Strip financing is the repackaging of different types of obligations debt, preferred stock, common stock etc.—into one security. The idea is to ease conflicts of interest and agency costs between the holders of the initial components, bond and stockholders.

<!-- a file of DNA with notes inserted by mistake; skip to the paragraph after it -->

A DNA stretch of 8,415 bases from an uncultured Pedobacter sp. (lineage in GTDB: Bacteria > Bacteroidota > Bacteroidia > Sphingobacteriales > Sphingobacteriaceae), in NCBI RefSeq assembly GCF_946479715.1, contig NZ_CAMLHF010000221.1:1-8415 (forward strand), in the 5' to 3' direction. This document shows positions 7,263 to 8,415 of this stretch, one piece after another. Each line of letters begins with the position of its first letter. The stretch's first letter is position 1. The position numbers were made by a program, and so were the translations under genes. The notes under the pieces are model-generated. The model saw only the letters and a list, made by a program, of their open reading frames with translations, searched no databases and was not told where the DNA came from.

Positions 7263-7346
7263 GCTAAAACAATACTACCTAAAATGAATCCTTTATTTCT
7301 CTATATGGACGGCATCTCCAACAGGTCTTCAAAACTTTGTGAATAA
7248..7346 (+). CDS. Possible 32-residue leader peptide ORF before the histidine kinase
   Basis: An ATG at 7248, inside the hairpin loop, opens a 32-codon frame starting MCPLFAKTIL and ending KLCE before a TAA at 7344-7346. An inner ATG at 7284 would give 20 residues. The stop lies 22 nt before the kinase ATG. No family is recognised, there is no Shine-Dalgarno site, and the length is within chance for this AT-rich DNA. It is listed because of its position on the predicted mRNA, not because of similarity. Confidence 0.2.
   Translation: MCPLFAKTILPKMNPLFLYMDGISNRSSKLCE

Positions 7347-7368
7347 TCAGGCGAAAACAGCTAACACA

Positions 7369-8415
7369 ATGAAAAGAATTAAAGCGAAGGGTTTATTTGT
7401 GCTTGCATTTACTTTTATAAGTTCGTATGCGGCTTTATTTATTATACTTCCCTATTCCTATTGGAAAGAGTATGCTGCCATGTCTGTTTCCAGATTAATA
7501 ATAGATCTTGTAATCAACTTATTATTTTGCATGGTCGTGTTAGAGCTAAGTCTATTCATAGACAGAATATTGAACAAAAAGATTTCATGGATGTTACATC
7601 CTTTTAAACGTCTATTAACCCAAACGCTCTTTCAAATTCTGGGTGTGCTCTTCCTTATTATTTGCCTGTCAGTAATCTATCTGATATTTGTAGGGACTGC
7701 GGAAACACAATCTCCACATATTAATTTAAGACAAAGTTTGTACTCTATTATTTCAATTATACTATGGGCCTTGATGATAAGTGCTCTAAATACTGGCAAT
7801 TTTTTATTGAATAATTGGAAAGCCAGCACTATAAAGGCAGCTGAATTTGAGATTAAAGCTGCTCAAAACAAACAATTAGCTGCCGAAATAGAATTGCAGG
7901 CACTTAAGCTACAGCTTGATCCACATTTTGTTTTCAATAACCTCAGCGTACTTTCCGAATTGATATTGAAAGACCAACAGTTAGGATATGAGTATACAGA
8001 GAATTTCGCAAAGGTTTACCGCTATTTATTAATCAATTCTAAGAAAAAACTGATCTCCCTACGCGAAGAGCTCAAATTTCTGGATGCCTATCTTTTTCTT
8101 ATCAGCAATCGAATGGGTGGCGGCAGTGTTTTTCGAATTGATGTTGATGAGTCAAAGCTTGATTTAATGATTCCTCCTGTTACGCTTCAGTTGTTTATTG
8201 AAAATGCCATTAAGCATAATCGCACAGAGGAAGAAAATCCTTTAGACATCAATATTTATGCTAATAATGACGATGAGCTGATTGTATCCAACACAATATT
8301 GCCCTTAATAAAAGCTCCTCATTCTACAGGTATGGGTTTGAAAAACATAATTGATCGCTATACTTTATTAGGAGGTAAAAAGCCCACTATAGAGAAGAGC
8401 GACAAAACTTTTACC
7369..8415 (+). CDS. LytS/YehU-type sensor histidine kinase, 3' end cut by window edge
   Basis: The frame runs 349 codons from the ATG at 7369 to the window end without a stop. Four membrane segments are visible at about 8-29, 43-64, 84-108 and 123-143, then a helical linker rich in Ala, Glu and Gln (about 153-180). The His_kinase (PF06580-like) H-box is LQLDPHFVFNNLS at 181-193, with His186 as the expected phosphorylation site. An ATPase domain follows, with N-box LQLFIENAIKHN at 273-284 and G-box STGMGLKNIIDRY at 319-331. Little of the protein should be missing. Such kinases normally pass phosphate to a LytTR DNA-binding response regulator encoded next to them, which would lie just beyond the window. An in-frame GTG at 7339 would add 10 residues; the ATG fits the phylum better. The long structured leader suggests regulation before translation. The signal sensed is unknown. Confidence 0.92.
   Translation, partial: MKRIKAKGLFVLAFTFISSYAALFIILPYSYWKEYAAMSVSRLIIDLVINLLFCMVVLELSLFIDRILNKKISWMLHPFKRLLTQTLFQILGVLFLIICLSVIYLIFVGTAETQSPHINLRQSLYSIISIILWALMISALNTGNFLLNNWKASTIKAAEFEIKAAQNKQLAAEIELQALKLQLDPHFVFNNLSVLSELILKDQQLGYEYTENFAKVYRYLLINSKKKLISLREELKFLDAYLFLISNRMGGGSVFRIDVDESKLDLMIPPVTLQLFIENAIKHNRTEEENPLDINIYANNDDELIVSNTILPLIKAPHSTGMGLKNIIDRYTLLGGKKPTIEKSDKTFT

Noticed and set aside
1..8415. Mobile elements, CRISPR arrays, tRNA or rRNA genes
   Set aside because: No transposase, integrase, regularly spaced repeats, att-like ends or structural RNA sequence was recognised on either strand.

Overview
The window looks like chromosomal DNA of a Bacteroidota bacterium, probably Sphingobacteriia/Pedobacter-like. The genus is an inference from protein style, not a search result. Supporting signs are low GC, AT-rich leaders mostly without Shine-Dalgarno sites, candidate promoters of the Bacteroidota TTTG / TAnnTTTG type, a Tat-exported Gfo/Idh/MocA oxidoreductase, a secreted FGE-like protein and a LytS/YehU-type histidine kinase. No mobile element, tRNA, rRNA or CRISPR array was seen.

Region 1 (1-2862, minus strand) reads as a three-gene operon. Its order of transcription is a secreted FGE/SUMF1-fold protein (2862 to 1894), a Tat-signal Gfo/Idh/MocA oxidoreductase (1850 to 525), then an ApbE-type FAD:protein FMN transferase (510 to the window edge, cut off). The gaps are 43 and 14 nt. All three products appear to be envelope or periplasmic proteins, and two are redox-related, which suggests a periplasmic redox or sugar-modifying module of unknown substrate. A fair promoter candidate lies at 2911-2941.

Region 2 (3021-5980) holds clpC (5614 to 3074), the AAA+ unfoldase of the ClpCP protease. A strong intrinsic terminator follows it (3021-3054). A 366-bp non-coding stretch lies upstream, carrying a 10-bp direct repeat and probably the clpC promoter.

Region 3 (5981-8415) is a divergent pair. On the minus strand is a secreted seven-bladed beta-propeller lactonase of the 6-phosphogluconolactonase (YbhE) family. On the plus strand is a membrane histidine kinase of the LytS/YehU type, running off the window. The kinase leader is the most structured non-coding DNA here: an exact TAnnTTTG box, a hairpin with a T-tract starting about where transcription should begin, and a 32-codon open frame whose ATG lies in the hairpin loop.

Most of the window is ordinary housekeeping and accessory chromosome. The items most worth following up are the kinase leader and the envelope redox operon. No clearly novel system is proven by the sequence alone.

In deals that are strip financed, returns to investors are generally derived from their equity positions (seen through how investors from time to time take losses on the debt components of the strip). Therefore, in a situation where a company is acquired through a strip-financed deal, and that company begins to default on loans, investors are more willing to renegotiate lending terms, thus avoiding the hold-up problem often seen in prior to and during bankruptcy. Also, repackaging can raise a securities’ liquidity. One popular form developed in Canada was the Income Trust, which combined income from a high yield bond with a stock dividend. Beginning in 2003 this concept was expanded to the U.S. when “Income Deposit Securities” (also known as Enhanced Income Securities) were first offered on the American Stock Exchange (AMEX). These consist of a high yield bond and a class of common stock committed to pay a high dividend from free cash flows combined as a single unit.